Everything about this was just perfect. The story, the artwork, the characters, the jokes.. everything!
I don't know why I didn't get into these graphiEverything about this was just perfect. The story, the artwork, the characters, the jokes.. everything!
I don't know why I didn't get into these graphic novels earlier! I'm in such fan-girl ecstasies reading this one. I think this might even be my first 5 star rating of the year.
The dialogue was at the same time totally original but totally feeling like the original movies. Every character's voices came straight off the page and into my head, yeah even Walter Peck, so that was a bit nauseating, but it wouldn't be GB without 'dickless'.
I absolutely loved all the little movie and song references, Ray's dream scenes especially *fan-girl squealing*.
And then all the extra scenes and artwork at the end! I love bonuses. Wish I could get some of those alternate covers as wall posters......more
Lady Alexia Maccon is reduced to moving back in with her family. And it's all Lord Maccon's fault. It**warning: contains spoilers for books 1 and 2**
Lady Alexia Maccon is reduced to moving back in with her family. And it's all Lord Maccon's fault. It being common knowledge that Supernaturals cannot sire children. Her being increasingly *ahem* delicate (view spoiler)[- pregnant - (hide spoiler)]. And him of course being an emotionally turbulent werewolf, prone to jumping to conclusions in anger.
Poor Alexia, alienated from her husband, being the scandalous talk of the town, ousted from the shadow council by Queen Victoria, and suffering from morning sickness. Has no one to turn to, and no one to explain how she possibly got into this impossible situation, seeing as her friend Lord Akeldama has upped and left town. So of course the only choice, is to take a trip to Italy and get answers from the Templars. Taking the lovely, genius, inventor Madame Lefoux and the faithful Floote the butler with her.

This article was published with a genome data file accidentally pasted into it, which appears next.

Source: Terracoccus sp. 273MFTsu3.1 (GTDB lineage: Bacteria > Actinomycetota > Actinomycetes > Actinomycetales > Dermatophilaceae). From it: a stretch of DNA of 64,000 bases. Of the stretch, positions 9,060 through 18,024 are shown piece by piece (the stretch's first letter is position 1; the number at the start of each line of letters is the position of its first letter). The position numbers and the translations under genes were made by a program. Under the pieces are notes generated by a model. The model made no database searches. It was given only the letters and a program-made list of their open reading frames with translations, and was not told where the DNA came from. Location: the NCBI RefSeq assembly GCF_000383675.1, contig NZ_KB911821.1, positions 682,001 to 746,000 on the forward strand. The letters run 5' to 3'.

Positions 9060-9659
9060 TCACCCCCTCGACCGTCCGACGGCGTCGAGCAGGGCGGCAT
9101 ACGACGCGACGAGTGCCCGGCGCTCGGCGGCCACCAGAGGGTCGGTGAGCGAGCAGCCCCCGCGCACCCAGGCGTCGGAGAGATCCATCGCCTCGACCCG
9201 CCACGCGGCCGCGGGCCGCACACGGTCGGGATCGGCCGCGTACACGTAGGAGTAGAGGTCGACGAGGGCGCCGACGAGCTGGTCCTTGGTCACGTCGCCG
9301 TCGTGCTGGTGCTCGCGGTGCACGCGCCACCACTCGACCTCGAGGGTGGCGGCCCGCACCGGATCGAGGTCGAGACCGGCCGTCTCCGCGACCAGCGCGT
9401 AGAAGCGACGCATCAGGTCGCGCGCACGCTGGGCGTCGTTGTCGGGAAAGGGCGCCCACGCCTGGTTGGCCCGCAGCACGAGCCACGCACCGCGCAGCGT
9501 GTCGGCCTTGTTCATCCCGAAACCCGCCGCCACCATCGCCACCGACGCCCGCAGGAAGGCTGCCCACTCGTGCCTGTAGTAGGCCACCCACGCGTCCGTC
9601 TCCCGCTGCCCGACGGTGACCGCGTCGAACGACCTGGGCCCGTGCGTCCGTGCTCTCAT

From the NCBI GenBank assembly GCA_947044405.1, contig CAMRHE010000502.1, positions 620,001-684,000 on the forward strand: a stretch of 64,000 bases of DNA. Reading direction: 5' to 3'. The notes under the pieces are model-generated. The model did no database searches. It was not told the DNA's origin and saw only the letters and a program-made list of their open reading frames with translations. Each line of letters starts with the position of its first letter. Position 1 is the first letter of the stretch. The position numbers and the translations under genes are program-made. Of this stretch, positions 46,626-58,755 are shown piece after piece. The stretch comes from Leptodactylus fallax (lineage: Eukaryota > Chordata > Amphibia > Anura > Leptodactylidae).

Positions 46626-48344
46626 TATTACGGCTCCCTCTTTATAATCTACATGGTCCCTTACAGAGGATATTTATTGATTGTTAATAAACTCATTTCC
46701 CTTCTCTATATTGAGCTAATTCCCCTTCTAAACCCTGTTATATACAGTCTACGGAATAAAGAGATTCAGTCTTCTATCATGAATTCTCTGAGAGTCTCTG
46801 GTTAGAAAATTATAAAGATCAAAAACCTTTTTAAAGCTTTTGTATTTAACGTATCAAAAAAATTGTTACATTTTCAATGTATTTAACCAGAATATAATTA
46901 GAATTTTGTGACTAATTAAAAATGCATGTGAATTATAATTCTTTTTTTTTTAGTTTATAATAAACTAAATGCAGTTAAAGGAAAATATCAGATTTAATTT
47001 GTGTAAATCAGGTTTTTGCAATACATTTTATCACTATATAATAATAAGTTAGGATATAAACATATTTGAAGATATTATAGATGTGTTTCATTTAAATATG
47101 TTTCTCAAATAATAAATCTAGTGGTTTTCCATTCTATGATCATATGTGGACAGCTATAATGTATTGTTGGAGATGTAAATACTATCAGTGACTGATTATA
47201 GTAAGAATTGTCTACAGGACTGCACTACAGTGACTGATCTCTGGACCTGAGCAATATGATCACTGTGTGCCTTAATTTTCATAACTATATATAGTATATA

I hope you paid attention to the spoiler warnings if you haven't yet read the first two books, as its completely impossible to write a summary without mentioning the improbable possibility of Alexia's supernatural pregnancy. (I'd like you to try saying that 10 times really fast).
Firstly I have to admit, I didn't enjoy this one quite as much as the last two. Mostly owing to the fact that Alexia and Lord Maccon are separated for the entire novel, and its their interactions that put the tasty topping on the book in my opinion.
Even though, Lord Maccon on his own is still entertaining, it's a dilemma not knowing whether to cry for him or laugh when he drown his sorrows in Professor Lyall's formaldehyde, poor guy, but he is to blame of course. And if he happens to lose Alexia to Madame Lefoux, it will be entirely his fault and I wouldn't blame Alexia in the least.
But Lord Maccon is nothing without Alexia, and once he gets that into his big hairy head, he may have a chance at being forgiven. I might forgive him I mean. Not telling if Alexia will. After all, she's got Pesto to keep her happy now. Pesto AND Madame Lefoux. Sometimes I really wish I were in Alexia's shoes.
I still think Miss Carriger is being a bit skimpy with the answers in this series. Even when the plot of the book resolves itself, too many things are still left mysterious. Yes I'm sure thats part of the pulling power of the series, but how long can one writer hold off for? I look forward to book 4 as soon as I can get hold of a copy!
Alexia Tarabotti, is awoken by her irate werewolf husband, who promptly dissappears, and leaves her with an encampment of soldiers and werewolves on tAlexia Tarabotti, is awoken by her irate werewolf husband, who promptly dissappears, and leaves her with an encampment of soldiers and werewolves on the front lawn, and instructions to visit a certain hat-shop. At the hat shop she makes the aquantence of Madame LeFoux, a fascinating suit-wearing mechanical genius, and gains a new parasol. Then when Alexia finds out about the problem of whole areas where vampires and werewolves are entirely losing their supernatural abilities.. and that this area has moved north to scotland, precisely where her husband has gone.. Alexia takes matters into her own hands, and takes a dirigible north, accompanied by Ivy Hisselpenny, her sister, Tunstall, and Madame LeFoux.
I enjoyed this book quite a bit more than the first one. Most entirely due to the introduction of the new character - Madame LeFoux. With her top-hats and suits, her mechanical prowess, and her subtle interests in Alexia; it wasn't so much openly noted that she was a lesbian, (but then it's never entirely openly said that Lord Akeldama is gay), but it doesn't need to be. Maybe I should be suprised about how much I can enjoy a book because of a single possibly lesbian character. But you just don't expect this in a popular paranormal book! And she was a well-written character, and certainly not one written for straight males, I applaud miss Carriger for this!